Advanced understanding of the molecular pathways of oncologic diseases has shifted therapeutic treatment development to focus on mechanism of actions targeting specific genomic alterations. These precision medicines are indicated for patient subsets defined by these specific mutations as determined by diagnostic devices approved by the Food and Drug Administration (FDA). The Intended Use section within the companion diagnostic (CDx) labeling has historically specified the therapeutic products for which they have been clinically validated. In April 2020, the FDA reiterated their position that therapeutic class labeling may be used, if appropriate, instead of named products. Labels for FDA approved in vitro CDxs were reviewed to evaluate the implementation of therapeutic class labeling. A total of 47 devices have been approved as of 2 January 2022, of which 3 labels were found to contain therapeutic class labeling: two devices targeting EGFR mutations for the treatment of non-small cell lung cancer (NSCLC), and one targeting BRAF V600E and BRAF/MEK inhibitor combinations for melanoma. Two devices received therapeutic class labeling upon initial approval, while the third implemented the language though a label revision. A total of 25 different indications were identified across the 47 CDx devices, of which 9 (34.6%) were associated with more than 1 CDx device. Implementation of therapeutic class labeling has been slow following the release of the FDA's April 2020 guidance; however, the potential to incorporate such language into existing and newly approved CDx labels exists. Precedence and manufacturer experience are expected to drive an increase in therapeutic class labeling.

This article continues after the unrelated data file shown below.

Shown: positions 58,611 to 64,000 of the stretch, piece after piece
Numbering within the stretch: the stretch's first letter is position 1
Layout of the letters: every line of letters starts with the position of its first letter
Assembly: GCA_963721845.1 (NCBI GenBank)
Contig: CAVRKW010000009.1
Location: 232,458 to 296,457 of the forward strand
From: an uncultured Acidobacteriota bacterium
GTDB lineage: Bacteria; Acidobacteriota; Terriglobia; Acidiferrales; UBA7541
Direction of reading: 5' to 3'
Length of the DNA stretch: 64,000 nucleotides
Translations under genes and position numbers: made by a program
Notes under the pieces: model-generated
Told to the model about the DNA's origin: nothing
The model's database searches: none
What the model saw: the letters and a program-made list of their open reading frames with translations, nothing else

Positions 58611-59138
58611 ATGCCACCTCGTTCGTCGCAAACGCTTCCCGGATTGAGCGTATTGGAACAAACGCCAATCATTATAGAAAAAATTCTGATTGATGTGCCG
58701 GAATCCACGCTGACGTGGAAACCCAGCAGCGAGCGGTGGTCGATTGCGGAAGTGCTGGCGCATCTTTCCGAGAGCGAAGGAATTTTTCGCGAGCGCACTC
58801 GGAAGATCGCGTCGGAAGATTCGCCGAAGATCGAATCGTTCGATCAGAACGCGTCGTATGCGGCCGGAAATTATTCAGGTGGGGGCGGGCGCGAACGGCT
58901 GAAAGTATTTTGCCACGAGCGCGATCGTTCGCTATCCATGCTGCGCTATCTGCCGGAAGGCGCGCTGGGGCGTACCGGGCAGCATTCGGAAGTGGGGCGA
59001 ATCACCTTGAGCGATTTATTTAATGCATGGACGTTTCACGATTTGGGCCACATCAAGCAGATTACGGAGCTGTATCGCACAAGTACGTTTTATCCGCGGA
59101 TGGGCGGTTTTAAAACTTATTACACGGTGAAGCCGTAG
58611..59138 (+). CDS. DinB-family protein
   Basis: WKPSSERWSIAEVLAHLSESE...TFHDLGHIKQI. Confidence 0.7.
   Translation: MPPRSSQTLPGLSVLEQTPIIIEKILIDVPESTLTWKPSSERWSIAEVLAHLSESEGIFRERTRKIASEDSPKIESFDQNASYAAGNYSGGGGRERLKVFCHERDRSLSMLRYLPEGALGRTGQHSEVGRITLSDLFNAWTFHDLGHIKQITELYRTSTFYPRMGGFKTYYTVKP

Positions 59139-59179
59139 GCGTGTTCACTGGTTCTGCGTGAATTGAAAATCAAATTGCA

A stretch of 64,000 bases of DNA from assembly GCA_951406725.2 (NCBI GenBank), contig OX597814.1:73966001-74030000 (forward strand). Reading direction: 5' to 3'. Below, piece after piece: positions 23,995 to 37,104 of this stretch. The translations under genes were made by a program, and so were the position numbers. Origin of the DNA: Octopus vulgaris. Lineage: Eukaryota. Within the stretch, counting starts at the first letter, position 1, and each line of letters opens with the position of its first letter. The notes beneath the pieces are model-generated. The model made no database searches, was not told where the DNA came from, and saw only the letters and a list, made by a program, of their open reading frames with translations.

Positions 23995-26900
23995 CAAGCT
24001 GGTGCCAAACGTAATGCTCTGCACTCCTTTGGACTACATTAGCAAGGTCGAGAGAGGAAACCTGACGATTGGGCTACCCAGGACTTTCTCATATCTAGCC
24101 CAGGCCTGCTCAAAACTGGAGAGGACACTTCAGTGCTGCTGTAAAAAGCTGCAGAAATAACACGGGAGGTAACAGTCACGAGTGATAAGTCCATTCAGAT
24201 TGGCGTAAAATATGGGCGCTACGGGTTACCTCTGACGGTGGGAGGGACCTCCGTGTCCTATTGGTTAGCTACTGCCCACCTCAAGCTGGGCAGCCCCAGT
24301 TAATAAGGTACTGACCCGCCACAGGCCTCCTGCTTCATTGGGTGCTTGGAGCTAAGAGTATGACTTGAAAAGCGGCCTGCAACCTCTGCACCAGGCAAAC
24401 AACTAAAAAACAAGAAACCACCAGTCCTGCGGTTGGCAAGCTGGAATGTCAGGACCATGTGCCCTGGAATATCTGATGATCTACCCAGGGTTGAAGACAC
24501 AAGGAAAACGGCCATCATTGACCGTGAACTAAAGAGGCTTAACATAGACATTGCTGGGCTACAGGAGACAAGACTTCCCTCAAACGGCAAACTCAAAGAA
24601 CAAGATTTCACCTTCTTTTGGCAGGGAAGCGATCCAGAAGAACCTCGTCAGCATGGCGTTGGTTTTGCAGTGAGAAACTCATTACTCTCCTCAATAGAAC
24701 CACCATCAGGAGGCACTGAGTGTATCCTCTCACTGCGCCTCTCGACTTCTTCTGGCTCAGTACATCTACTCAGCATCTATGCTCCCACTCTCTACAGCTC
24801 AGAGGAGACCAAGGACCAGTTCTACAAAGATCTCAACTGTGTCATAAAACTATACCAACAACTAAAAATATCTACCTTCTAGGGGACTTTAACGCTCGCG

Keywords: Companion diagnostic; Labeling; Oncology; Precision medicine; Therapeutic class.
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